Aid work after large natural disasters is considered an important part of the Jehovah's Witnesses' mission, although it is secondary to their preaching effort. Large sums of donated money are used within impoverished areas for purposes of rebuilding communities and providing aid. The focus of relief efforts is primarily on helping fellow members and rebuilding Kingdom Halls, while providing assistance to others in need within the area in which they are working. Examples of relief work include help provided to Hutu and Tutsi victims during the Rwandan genocide, as well as that given to refugees of the Congo. Witnesses also had an active share in the relief work responding to hurricane Katrina, which crippled the southeastern United States in 2005. Preaching work is considered to be the ultimate form of humanitarian effort, since it gives people a means of hope for the future.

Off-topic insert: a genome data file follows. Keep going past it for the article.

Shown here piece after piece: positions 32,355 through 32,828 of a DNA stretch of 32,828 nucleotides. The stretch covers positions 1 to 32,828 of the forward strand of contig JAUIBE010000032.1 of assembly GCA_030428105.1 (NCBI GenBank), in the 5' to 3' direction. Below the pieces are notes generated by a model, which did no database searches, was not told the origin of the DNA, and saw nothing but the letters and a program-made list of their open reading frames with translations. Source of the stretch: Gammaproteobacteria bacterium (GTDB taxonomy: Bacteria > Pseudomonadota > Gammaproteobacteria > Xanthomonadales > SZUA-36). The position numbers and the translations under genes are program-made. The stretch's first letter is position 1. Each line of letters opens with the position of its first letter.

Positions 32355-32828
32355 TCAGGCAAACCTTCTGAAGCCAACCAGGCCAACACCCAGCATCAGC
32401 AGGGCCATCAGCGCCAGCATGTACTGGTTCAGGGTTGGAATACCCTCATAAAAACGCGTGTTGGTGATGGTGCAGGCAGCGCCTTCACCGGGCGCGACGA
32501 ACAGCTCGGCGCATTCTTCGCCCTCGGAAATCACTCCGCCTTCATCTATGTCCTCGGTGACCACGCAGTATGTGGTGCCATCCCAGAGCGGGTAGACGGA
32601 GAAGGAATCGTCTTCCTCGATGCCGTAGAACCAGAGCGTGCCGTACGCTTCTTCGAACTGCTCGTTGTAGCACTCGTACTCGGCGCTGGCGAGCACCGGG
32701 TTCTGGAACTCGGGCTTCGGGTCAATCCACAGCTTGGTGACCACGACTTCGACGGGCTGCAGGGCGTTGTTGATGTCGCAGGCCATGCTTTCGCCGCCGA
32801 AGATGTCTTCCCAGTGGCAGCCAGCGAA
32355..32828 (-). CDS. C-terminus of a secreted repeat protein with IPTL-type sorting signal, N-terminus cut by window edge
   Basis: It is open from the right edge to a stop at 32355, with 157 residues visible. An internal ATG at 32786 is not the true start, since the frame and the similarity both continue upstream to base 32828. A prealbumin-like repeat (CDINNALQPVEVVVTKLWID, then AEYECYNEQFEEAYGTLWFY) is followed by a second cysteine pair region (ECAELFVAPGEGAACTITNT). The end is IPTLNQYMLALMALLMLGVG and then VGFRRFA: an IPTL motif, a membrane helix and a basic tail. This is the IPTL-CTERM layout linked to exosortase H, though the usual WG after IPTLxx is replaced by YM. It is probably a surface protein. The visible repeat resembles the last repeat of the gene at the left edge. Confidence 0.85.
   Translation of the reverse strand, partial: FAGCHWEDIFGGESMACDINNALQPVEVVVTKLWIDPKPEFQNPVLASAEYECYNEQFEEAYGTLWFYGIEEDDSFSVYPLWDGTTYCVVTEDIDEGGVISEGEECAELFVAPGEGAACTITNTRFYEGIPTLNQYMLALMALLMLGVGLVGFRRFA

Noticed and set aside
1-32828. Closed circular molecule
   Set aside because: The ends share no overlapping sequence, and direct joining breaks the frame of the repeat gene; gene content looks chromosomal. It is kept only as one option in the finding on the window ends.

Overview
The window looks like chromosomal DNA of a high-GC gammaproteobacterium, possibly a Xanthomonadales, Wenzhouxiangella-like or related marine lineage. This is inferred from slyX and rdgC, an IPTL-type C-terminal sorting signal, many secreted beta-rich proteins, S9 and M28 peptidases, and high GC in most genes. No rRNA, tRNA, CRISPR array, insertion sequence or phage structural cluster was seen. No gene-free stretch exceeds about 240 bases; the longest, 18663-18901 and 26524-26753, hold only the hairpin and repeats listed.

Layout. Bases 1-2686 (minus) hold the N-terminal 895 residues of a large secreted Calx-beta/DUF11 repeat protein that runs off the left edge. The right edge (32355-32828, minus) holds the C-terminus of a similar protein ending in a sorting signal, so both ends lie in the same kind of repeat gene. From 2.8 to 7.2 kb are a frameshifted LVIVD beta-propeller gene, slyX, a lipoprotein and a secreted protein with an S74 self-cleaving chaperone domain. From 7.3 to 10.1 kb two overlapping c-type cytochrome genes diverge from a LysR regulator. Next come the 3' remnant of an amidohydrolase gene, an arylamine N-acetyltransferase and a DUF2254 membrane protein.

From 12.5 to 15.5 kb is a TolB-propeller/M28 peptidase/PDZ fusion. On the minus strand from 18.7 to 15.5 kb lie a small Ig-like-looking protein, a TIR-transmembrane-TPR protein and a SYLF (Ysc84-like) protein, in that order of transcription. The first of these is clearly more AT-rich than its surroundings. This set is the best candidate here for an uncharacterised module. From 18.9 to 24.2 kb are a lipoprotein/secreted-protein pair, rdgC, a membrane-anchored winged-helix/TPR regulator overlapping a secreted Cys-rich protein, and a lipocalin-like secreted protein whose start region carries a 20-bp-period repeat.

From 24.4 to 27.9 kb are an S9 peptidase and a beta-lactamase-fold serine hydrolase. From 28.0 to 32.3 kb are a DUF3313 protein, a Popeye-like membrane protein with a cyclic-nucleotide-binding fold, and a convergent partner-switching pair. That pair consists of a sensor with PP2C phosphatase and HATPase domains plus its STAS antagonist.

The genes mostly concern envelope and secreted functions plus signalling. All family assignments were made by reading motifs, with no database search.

Polity and institutions
Jehovah's Witnesses are led by a small Governing Body located at the Watchtower headquarters. This Governing Body has established six committees to oversee various aspects of our work, and each member serves on one or more of these committees. These direct the operation of the branches throughout the world. Individual members volunteer to conduct the hands-on operation of these branches. Within each local congregation, elders assigned by the branch organize the congregation's public ministry and schedule various speakers for congregational teaching. They also decide on qualified members of the congregation for the positions of elder or ministerial servant, which require the approval of higher leadership.